Monolithic Design is the use of a single type of material, usually stone or metal, that is carved, cast or chiseled to create masterful pieces used in interior design and architecture. The minimal, often monochromatic, designs showcase modern angles, lines and curvatures that anchor a space while not dominating the surrounding elements. While most often used in architecture, monolithic designs can be found in interior pieces and outdoor sculptures alike, boasting the versatility of this artisanal technique.
Monolithic Design in Sculptures
When you think of a sculpture, one often thinks of limestone statues in a park or an alabaster art piece in the Louvre. Now let your imagination expand into a world of larger-than-life objects of art that can elevate any space, both indoors and outdoors. Traditional Sculptor and Designer, Mike Fields, has decades of experience perfecting his craft. His accuracy and exceptional craftsmanship allow him to create contemporary art that defy any rules set by the art world. Unity is one of Fields’ renowned sculptures that is currently being displayed in “The One,” a 105,000-square-foot mansion in Bel Air, by Nile Niami of Skyline Development and designed by Paul McClean (McClean Design).
The contemporary sculpture stands 11’ tall and is set on a rotating pedestal in the foyer of this 500 million dollar home. Sounds like a steal, right? Unity can be cast in bronze or in a 316L stainless steel with near-flawless precision. Sculptures such as this allow the aesthetics of monolithic design to be featured outdoors or brought indoors, providing stunning views with a more modern twist.
Monolithic Design in Architecture
Just like monolithic design can be featured in sculptures, it can also be found in architecture. The use of a single material to exhibit the appearance of a seamless facade allows this technique to be used in ultra modern buildings, both residential and commercial. Most often seen in concrete or metal, the muted edifices act as massive art installations sitting on land. Franklin Road House in Auckland, designed by Jack McKinney Architects and Katie Lockhart Studio, is a monolithic marvel as quoted by Wallpaper. The family home features a contemporary, monolithic rear addition that acts as an entrance by the modern garden. The light-colored stone is a contrast to the natural wood that it meets along the pool providing a back entrance to the ultra-minimalist design in the interior of the home. The extensive use of wood and plaster in the home’s interior creates the perfect juxtaposition to the cool, hard surface of the exterior renovation. The proximity of this stone to the outdoor pool water also provides a subtle balance between the inflexible surface of the wall and the fluidity of its counterpart.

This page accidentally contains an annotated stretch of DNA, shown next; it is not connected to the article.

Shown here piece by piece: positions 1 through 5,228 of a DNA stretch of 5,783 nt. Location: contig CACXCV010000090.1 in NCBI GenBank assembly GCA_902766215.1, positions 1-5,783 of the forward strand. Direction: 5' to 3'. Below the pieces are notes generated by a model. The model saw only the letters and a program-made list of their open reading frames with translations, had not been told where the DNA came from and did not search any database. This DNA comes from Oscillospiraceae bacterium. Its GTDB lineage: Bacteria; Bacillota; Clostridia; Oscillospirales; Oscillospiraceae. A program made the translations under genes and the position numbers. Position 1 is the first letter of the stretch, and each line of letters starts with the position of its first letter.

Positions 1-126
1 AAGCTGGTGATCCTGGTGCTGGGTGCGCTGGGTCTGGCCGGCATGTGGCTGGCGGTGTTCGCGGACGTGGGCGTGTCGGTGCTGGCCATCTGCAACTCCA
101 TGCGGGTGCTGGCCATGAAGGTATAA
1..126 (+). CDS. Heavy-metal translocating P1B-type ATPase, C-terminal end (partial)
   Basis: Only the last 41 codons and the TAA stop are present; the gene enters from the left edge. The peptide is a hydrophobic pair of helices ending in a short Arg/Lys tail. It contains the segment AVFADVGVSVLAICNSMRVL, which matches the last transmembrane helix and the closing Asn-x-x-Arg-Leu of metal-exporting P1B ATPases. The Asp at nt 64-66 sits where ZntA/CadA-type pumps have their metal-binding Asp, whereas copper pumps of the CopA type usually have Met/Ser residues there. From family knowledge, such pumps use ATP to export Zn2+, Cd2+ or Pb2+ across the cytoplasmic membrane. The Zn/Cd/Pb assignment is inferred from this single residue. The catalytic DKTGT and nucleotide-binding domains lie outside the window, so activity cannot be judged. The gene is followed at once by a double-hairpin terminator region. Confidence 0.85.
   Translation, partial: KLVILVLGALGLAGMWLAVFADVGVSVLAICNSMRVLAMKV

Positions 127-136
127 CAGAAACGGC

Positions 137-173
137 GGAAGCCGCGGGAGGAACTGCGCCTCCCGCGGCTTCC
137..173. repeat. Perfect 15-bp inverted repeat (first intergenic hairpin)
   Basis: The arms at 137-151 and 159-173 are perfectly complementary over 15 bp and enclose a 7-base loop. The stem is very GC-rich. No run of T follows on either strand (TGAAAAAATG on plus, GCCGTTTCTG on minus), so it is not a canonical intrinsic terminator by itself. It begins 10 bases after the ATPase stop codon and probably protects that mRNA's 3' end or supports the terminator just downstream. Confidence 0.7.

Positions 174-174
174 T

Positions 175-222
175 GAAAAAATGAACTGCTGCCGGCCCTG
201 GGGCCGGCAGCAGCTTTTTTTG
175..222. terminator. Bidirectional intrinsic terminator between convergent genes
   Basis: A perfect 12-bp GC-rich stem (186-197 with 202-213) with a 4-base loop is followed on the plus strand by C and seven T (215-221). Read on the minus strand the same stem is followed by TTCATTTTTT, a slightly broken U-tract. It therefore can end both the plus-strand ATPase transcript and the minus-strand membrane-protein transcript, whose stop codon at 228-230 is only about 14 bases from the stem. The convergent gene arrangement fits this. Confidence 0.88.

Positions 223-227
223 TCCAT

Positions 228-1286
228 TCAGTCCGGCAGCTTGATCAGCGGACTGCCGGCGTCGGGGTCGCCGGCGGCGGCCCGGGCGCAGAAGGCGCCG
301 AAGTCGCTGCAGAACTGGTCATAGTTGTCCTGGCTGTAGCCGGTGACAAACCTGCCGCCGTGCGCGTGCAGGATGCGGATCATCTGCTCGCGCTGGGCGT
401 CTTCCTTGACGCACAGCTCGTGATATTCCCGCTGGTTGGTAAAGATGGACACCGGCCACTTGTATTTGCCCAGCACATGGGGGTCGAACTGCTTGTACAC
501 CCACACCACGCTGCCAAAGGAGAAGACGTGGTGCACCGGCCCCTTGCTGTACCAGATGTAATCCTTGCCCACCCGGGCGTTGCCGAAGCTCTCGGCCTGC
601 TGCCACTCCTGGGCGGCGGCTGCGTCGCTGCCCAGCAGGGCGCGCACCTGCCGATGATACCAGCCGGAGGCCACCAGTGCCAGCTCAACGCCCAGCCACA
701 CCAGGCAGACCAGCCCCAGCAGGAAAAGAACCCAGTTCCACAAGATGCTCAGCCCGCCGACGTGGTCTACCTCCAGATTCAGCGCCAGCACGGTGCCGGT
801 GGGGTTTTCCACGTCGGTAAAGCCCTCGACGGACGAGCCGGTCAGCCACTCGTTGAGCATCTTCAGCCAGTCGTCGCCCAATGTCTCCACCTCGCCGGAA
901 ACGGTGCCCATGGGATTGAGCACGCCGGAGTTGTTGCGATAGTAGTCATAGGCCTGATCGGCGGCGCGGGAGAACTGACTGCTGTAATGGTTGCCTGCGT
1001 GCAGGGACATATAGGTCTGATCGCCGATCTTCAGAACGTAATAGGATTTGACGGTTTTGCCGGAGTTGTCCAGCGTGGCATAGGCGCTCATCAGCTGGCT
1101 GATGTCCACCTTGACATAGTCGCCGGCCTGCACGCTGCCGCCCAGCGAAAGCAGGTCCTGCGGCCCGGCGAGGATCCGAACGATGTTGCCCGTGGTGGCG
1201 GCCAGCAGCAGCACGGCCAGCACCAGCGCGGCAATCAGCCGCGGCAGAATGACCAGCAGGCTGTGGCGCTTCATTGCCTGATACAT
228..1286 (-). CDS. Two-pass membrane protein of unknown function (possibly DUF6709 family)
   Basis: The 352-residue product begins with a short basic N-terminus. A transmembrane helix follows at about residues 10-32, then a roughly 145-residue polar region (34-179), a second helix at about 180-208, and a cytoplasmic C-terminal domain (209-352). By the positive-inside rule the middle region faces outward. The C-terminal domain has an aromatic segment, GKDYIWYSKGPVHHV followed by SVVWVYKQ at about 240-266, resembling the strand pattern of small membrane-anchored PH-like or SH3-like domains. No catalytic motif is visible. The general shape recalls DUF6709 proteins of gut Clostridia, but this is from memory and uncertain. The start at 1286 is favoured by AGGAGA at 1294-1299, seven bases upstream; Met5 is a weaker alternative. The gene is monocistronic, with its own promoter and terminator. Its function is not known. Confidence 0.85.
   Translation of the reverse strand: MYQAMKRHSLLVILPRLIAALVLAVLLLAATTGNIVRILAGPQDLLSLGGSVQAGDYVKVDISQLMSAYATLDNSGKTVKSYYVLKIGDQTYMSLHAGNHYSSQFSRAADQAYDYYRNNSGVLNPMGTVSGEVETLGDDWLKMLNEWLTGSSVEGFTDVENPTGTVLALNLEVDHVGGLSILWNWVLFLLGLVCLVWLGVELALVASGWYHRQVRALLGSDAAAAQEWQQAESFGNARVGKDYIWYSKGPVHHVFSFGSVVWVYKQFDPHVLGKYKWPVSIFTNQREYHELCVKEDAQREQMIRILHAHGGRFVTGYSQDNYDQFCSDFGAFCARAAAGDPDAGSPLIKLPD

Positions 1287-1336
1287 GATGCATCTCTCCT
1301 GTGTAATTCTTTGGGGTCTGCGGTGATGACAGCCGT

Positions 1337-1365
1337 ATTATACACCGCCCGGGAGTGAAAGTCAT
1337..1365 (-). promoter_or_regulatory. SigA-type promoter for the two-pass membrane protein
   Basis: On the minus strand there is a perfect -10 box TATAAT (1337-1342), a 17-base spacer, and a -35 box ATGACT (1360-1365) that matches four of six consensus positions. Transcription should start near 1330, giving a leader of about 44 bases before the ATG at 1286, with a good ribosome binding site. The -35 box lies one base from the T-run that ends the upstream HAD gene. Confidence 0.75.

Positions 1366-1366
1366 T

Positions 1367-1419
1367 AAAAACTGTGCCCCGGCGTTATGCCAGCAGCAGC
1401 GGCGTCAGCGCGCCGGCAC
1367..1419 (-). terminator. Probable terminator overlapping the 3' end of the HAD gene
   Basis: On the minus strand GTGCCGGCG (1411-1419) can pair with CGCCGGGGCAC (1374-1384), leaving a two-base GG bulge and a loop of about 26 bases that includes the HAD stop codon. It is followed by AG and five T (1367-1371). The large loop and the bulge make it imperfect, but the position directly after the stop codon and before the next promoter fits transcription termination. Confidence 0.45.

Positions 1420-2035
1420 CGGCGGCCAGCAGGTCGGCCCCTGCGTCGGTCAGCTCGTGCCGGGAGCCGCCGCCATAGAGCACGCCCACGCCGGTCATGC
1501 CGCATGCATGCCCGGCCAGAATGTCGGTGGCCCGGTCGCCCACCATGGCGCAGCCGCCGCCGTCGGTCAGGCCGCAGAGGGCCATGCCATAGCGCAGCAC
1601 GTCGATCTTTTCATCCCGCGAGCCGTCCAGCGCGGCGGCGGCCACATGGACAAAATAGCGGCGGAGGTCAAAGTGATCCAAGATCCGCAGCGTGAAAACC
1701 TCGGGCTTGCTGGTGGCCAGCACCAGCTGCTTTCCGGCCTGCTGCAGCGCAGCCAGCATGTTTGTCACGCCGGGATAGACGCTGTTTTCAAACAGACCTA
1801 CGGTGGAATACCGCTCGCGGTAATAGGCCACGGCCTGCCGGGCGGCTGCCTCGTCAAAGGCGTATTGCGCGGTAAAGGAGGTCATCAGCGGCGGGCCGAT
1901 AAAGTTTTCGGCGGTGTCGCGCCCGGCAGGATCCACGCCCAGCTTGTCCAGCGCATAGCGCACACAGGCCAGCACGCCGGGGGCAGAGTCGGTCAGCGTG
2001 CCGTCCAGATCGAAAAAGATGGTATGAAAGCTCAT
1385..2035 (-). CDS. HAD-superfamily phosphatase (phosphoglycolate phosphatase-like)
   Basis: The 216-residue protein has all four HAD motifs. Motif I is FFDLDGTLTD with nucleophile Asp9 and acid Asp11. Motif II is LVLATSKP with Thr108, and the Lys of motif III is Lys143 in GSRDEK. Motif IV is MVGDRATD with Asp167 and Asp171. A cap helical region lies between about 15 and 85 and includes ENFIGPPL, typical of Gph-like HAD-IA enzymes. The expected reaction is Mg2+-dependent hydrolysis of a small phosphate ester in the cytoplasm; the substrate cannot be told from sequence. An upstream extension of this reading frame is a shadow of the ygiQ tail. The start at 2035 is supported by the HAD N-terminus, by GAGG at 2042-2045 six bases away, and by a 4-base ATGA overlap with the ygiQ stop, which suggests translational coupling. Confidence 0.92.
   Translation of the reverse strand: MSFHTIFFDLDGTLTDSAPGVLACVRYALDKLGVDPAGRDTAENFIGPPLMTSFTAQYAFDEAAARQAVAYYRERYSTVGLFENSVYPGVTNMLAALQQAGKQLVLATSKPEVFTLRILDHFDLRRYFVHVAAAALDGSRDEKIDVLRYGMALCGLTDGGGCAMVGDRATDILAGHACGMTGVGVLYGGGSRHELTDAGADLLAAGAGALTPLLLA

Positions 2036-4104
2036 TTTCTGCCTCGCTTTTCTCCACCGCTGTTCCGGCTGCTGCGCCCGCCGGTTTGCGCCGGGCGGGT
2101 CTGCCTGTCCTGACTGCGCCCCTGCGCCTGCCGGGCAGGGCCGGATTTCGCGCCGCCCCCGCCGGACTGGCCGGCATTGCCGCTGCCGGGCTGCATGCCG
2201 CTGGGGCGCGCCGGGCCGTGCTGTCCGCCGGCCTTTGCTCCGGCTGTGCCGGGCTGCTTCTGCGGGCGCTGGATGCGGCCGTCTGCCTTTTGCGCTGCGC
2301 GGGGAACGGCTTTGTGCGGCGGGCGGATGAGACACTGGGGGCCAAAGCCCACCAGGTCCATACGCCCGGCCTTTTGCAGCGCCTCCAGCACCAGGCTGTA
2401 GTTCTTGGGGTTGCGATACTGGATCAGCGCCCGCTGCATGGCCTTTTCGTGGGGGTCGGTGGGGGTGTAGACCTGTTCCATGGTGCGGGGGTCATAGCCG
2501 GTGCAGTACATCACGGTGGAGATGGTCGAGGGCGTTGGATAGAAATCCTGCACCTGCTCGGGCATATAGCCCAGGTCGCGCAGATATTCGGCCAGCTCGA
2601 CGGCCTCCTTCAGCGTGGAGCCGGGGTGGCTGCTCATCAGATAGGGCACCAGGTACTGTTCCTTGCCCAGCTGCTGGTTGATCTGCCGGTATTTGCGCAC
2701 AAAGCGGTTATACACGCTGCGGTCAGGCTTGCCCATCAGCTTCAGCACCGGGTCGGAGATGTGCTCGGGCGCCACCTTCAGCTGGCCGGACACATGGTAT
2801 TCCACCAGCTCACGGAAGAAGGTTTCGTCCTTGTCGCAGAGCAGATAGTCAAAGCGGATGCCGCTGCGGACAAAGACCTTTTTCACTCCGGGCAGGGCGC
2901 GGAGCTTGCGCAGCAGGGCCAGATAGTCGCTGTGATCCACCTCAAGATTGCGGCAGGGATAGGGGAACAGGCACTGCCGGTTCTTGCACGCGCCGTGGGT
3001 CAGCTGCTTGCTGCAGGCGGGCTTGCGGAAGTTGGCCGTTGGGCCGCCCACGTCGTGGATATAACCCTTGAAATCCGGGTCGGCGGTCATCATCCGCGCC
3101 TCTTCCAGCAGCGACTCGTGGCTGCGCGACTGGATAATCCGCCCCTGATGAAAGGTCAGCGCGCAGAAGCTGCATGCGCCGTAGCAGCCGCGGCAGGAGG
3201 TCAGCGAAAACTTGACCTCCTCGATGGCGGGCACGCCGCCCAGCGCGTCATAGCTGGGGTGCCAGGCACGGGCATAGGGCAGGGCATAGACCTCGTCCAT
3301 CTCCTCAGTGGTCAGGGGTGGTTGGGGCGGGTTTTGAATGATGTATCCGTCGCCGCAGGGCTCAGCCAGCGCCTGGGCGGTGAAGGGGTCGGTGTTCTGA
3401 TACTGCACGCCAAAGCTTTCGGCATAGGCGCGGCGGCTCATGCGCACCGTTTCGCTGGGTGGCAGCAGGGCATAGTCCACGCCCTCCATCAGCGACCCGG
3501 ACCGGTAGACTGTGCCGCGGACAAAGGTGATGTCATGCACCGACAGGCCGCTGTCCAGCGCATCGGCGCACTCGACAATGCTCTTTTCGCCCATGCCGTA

Monolithic Design in Furniture
Monolithic design is not only for the exterior of a building or garden. You can bring similar pieces into your personal space that will act as a statement piece to balance any color or texture in a room. Most often seen in larger items like coffee tables and benches, the monolithic inspiration can also be noticed in smaller elements such as consoles and drink tables. Tom Dixon has launched a new furniture and lighting collection that design milk described as “monolithic house jewelry.” If that isn’t the most vibrant (and quite accurate) description for this collection (shown above), I don’t know what is.
The collection, which also includes metallic light fixtures, bookshelves and stools, is unified by the continuous use of single materials for each item, giving each piece a unique and uniform look. In case you thought we could go one week without mentioning one of our favorite designers, we are here to prove you wrong. Kelly Wearstler’s Roxbury Petite Console delivers every aspect that we would expect from a monolithic piece. The multi-arched piece is made of lightly wired wood and has the minimal aesthetic that you would expect. A similar piece is offered in marble for a darker and heavier look. By the way, the matching shelf is also available, in case you are jotting down your design wish list. Continue reading about our obsession on Kelly Wearstler in our Luxe Lighting post.
What is your favorite use of monolithic design – is it architectural, sculptural or interiors? Let us know!